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Jay Currie

One Damn Thing After Another


Santa arrives on the Island

I spent a cold, clear Saturday afternoon greeting Santa Claus in the company of Sam, my just turned four year old. For over fifty years, Santa has been coming to Galiano by boat for an quick good will stop before the big night. Back in the day, kids on this island rarely left. Ferry service was sporatic and the roads were none too good. So, the Lions Club brought Santa to the kids. They still do.

Hot chocoate, all the marshmellows you could want, cookies and a great huge driftwood bonfire lighted with a propane flame thrower. The man in red arrived - on time which is, apparently a first - accompanied by balloon dog wielding clowns and, wonderfully, a Christmas carol playing pipe and drum band. (Truly surreal to hear Jingle Bells on bagpipes.)

There is a small mob of 4 year olds on the island and Sam quickly got lost in the melee. Parents would cast the occassional eye towards a makeshift see saw built with a log and a two by four. But the kids were pretty much on their own as we watched the Santa boat come to dock.

The big guy walked up the float waving and looking rather regal with his attending clowns and pipers. He hit the massed kids like a candidate winning a nomination. A word for each of his supporters - and there was no opposition. Seated, Santa recieved the kids by age....babes in arms at the front, just past it teens to the back. There were at least seventy and likely a hundred kids which is not bad for an island with a population of 800.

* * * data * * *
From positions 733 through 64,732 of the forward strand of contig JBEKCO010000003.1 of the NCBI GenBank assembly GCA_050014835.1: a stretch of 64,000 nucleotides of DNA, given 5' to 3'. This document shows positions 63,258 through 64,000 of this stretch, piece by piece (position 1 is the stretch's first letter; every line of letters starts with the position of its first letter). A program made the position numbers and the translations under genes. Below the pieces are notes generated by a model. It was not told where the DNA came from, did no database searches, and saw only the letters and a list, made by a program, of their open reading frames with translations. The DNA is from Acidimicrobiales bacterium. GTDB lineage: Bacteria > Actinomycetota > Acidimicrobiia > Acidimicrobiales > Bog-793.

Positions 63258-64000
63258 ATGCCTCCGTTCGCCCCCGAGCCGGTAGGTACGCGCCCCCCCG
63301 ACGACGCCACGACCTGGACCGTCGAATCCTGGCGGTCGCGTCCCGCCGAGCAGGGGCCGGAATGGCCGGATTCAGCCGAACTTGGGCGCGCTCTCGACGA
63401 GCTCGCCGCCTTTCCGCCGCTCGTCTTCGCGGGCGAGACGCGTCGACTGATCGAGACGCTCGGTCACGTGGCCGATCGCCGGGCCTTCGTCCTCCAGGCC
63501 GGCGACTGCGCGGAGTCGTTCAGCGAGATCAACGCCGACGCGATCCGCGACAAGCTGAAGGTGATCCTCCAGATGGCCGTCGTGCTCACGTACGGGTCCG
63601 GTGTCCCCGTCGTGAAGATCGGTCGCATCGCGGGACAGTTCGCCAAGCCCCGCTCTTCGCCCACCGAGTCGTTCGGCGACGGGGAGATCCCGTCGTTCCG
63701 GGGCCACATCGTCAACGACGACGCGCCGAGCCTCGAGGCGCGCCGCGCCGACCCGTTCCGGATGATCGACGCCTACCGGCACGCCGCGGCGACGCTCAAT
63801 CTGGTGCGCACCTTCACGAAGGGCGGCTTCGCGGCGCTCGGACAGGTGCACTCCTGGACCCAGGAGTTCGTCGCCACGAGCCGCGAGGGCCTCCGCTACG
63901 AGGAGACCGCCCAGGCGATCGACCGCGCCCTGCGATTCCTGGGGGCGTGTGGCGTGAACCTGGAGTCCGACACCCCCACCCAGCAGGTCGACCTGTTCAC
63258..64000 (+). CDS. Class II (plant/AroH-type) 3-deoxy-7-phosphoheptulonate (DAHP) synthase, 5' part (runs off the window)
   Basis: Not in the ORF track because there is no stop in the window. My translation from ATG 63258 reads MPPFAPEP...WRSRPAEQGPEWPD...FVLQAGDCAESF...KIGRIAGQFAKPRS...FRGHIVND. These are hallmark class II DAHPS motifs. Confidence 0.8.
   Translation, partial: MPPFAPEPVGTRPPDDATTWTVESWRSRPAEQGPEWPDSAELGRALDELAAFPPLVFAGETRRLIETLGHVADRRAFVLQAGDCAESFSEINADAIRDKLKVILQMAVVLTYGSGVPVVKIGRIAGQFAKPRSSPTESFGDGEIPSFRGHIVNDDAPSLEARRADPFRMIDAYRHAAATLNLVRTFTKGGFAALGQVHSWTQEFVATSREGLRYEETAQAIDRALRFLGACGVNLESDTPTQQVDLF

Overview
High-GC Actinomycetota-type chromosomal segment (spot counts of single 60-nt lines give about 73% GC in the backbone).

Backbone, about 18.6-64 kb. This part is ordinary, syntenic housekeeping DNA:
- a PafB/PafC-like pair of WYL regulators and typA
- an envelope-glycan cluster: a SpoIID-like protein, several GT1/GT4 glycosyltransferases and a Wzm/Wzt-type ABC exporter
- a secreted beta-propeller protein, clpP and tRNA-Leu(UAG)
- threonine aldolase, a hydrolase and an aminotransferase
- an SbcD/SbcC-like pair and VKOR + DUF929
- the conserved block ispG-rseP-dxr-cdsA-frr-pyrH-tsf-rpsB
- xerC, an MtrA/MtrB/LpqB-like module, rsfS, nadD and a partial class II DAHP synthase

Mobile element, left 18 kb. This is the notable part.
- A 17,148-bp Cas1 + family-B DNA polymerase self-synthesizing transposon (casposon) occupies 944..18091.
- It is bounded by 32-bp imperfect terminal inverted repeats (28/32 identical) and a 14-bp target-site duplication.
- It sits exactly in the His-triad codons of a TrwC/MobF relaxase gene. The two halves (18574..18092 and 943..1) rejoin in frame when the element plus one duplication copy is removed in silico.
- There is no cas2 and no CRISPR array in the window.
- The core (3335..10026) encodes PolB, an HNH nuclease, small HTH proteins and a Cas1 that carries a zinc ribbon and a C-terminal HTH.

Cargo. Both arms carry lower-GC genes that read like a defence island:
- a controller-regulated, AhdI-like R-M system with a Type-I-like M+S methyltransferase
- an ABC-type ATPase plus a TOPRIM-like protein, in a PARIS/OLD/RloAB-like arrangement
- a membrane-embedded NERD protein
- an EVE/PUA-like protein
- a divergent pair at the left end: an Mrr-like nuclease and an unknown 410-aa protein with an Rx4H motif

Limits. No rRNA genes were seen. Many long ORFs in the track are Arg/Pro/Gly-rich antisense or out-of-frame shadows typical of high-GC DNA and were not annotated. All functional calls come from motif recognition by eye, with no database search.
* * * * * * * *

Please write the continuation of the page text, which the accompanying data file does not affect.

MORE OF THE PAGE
Each of the children got a real gift - a hand puppet - a bit of candy and the chance to ask for whatever they wanted. (Sam asked for a nail gun, a compressor and a circular saw - Santa ho, ho, ho'ed and said, "Do you think I'm crazy?". Sam was delighted, he'd planted the seed.) Pictures were taken (my camera was out of batteries...grrr but the island's photographer got every kid.)

It could not have been more different from the department store Santas with the cute elves and the ten dollar snapshots. For one thing, there was no department store. The closest thing to commerce were a couple of tins for donations to the Galiano food bank. You could not buy anything in the middle of the field. You could not even look at things you might want to buy.

Christmas on the island seems to be low key. While there are, tragically, some canned carols in one of the stores, even the decorations are muted. The sea of Christmas lights and tinsle which innudate the city the day after Thanksgiving is utterly absent. So is the sense of Christmas anxiety.

Christmas is coming to Galiano. It is only 12 sleeps til Santa comes back for Christmas. But it will be a Christmas with a community which is a gift Santa does not bring.